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HP launches a new tool for predictive analytics, optimized for big data and powered by HP Labs


Contributed by Simon Firth, freelance technology journalist




Indrajit-Roy_Discover-Barce.jpgAt this week’s Strata + Hadoop World conference in San Jose, California, HP unveiled HP Haven Predictive Analytics, an open source solution that massively reduces execution times for statistical analysis and allows users to analyze much larger data sets than is currently possible.


The offering is powered by Distributed R, a new extension to R, the most-used open source tool in data analysis. First conceived in HP Labs and then commercialized in a collaboration with HP Software, Distributed R addresses the need for analytics solutions that can handle modern, data-intensive environments, says Distributed R architect and HP Labs Principal Researcher Indrajit Roy.


“Millions of data scientists use R in everything from cancer research to graph analysis,” Roy notes. “But R doesn’t scale and it features almost no parallel algorithms, which has seriously inhibited R’s users from taking advantage of the power of distributed computing. Distributed R helps overcome those limitations.”


The HP Labs project to extend R grew out of research aimed at improving machine learning algorithms. Roy’s team realized that many machine learning and graph algorithms had matrix operations at their core – an insight that led them to focus on building a system that was good at matrix operations and could provide simple API’s to the user.


“A good example of a matrix operation is distributed regression, which is used widely by customers,” Roy notes. “We decided to implement this new capability by breaking down the problem into smaller matrix problems. R already provided very good libraries to perform matrix operations. So we were looking to find a way to both scale R to multiple nodes and reduce the overhead of sharing data on single node – and Distributed R was the result.”


Since data scientists must first extract their data from a database like HP Vertica before they can analyze it, the HP Labs and HP Software team also enabled super-efficient data loading from HP Vertica into Distributed R, as well as the ability to deploy machine learning models in HP Vertica, so that customers can use the database itself for predictive analytics.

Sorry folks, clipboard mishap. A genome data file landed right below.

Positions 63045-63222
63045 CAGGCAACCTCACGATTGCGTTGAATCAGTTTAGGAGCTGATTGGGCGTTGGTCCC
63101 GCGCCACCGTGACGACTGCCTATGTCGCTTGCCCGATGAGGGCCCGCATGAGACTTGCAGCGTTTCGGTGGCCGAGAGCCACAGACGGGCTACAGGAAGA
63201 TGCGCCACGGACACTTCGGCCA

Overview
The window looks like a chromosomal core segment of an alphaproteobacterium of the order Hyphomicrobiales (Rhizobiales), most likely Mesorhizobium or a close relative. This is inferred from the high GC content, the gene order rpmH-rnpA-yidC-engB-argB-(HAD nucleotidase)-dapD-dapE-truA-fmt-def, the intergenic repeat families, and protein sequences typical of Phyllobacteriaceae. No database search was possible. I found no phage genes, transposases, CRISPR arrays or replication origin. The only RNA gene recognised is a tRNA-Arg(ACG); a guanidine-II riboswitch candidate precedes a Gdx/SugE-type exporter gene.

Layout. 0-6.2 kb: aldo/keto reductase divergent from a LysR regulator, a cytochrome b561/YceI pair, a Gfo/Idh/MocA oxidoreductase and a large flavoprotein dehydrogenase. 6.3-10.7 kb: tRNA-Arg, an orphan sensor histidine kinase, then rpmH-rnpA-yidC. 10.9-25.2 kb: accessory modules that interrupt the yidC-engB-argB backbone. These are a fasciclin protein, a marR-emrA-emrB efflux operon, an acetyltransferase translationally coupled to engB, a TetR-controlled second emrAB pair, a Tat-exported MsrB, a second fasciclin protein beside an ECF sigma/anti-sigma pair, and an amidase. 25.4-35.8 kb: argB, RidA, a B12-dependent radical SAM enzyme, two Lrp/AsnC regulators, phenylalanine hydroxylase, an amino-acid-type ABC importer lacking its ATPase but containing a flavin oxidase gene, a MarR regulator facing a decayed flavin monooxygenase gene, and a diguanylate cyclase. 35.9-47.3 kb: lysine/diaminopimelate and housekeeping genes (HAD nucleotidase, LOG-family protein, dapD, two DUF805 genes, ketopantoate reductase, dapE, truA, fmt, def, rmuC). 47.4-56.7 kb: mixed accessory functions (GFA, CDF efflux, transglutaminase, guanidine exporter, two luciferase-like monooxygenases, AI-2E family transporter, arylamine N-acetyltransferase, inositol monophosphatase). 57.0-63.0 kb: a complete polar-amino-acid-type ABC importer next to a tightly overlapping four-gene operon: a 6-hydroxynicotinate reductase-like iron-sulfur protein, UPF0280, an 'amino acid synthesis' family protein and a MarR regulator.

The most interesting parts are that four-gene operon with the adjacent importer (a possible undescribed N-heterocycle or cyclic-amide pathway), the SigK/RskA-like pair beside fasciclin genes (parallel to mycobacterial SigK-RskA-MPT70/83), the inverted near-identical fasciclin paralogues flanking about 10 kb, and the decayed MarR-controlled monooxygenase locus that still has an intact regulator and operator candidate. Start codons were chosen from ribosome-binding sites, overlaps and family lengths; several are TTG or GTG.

In 2013, the HP Labs research was shared internally with HP Software executives Colin Mahony and Shilpa Lawande, who decided to fund a collaboration between Labs and HP Vertica to create a product offering that took full advantage of Distributed R.


HP Haven Predictive Analytics is a fruit of that collaboration – and the industry’s first open source version of a distributed platform for R explicitly designed to address predictive analytic tasks in very large data sets.


The offering works seamlessly within the HP Haven platform and boosts overall data access performance sometimes by more than 5x. It also brings the power of predictive analytics to a new, broader community of developers without requiring that they learn a new technology or tool, and it comes pre-loaded with parallel algorithms that maintain consistency with standard R packages and enable users to easily migrate scripts.


At the same time, Roy and the Distributed R team are continuing to work with the open source R community on extending the utility of R for the era of big data. They recently hosted a workshop on “Distributed Computing in R” at HP Labs, for example.


“Unlocking actionable insights from data is an increasingly complex undertaking,” suggests John Sontag, Vice President and Director of the Systems Research Lab. “But as we look ahead, data is only going to get bigger and come at us faster. Tackling that successfully requires developing systems as open platforms – so we’re looking forward to working with our peers around the world as we continue to make Distributed R a richer and more valuable tool.”


Watch this video for an overview of HP Vertica Distributed R:




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Well done. My congratulations specially to Indrajit Ray, the principle reserecher.This new tecnological innervation will no doubt benefit many reserchers,scientists , stasticians and others. I am looking forward for more such innervation.

Once again a big 'CONGRATULATION'




This is indeed the future. Many are talking about Big Data revolution about to happen or is happening, but HP getting on board is a welcome move. Congratulations to whole team. 

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